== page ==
Phil Keaggy: Technique and Technology

Phil's Equipment

Please note that this page has not been actively maintained since about 2000, and so does not reflect some of Phil's more recent gear choices.

Acoustic Guitars

In the early 70s, Phil received a Mark Whitebook guitar as a gift, and used it as his main acoustic guitar through the 70s and early 80s, as he noted in the liner notes to Play Thru Me. Whitebook, a southern Californian, built guitars from 1969 to 1974, when he stopped building full-time for financial and health reasons. His instruments have been treasured, not only by Phil, but also by such esteemed players as John McLaughlin and James Taylor. His work as a luthier was profiled in the May 1984 issue of Guitar Player magazine (p. 93); that issue shows James Taylor on the cover playing one of his three Whitebooks, a dreadnought with a spruce top and maple sides. In the CCM Acoustic Guitar Special, Phil notes that he earlier played Ovation guitars.

In the early 80s, Phil commissioned and helped design the first cedar-topped SJ cutaway model that luthier James Olson built. This and other Olsons quickly became Phil's favorite acoustics, and have been featured on all of his albums from the original 1986 version of Way Back Home to the present; they are especially prominent on Way Back Home and Beyond Nature. Phil was the first professional player of national renown to perform with Jim's guitars. Today, a number of well-known pros play Olsons, including James Taylor, Leo Kottke, David Wilcox, Patty Larkin, and many others. You can find out more about Olson guitars and the people who play them at the James A. Olson Guitars web site.

In the late 1990s, Phil began using a Langejans custom acoustic guitar in his live performances; and more recently he has also used a custom-built Charis guitar, though since receiving a new Olson in 2004 he's been relying more on an Olson again for live performance. It is not unusual for him to bring two of these guitars to a performance; often one is tuned 1/2 step below the other.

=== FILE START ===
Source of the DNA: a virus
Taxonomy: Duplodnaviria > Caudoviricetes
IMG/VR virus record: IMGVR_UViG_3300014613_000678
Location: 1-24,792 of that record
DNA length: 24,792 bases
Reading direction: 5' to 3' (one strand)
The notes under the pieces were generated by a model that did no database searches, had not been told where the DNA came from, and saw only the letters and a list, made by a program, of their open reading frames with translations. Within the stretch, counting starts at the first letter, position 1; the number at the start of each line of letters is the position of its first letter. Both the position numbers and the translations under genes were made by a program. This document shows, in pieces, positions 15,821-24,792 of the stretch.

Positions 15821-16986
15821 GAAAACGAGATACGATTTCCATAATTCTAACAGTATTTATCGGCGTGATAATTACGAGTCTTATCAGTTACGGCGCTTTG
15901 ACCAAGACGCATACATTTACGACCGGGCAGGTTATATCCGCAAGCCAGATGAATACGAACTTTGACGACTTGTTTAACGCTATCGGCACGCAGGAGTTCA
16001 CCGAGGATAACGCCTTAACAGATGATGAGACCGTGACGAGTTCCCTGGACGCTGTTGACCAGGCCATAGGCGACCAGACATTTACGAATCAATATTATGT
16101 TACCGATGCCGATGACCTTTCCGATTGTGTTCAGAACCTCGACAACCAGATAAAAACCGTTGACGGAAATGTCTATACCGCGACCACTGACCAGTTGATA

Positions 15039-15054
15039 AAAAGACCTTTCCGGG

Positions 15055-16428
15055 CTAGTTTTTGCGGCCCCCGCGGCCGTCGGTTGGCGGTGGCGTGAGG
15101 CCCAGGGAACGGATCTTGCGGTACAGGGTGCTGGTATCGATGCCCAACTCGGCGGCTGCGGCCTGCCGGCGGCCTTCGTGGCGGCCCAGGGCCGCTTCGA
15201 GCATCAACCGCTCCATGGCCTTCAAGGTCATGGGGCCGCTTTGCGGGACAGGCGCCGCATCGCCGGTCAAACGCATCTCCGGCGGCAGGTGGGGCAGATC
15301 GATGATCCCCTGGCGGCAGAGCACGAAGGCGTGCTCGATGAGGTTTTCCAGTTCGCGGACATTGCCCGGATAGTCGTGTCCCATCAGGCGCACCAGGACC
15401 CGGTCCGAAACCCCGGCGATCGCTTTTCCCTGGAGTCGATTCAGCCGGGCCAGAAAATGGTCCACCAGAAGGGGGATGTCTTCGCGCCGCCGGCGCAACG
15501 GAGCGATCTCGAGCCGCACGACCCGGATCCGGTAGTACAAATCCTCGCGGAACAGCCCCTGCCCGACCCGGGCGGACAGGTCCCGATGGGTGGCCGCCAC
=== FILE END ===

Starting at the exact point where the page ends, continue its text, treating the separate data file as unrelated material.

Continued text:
In the Spring 1996 issue of PKC, Phil discusses his Langejans and Olson guitars; Del Langejans is interviewed as well.

Live Acoustic Setup

There is a description of Phil's ever-evolving live acoustic guitar setup on the Acoustic Guitar Amplification web page. Phil discusses his 1992 Olson guitar setup and his live acoustic playing in a brief article in the CCM Acoustic Guitar Special from the November 1992 issue of CCM. Phil's acoustic guitars use pickups and pickup/mic systems made by L. R. Baggs. You can email them for information about their products at

Electric Guitars

Phil has played a wide variety of electric guitars through the years. He describes and plays many of them on his Phil Keaggy Electric Guitar Style video. A few of them have also been described in the "About That Guitar..." column appearing in the quarterly PKC newsletter. A list of his most-used, trademark instruments would surely include the following:

Delay/Sampling Effects

In his live performances, Phil often creates amazing layered compositions on-the-fly using digital delays, both with acoustic and electric guitars. In the past, Phil used a Roland SDE-3000 digital delay for his sampling/looping tricks. This rather expensive rack mount device (over $1000 when it was in production) has 3 seconds of delay (and a 4.5 second, lower fidelity mode). Its unique feature is that it has a "Playmate" function, whereby the musician can tap a footswitch to set the delay time. For this reason, it became the delay of choice for many pro players (Larry Carlton comes to mind); the Playmate feature lets them adjust the delay in real time to be in tempo with the music. Of course, Phil used it for more than a simple in-tempo delay!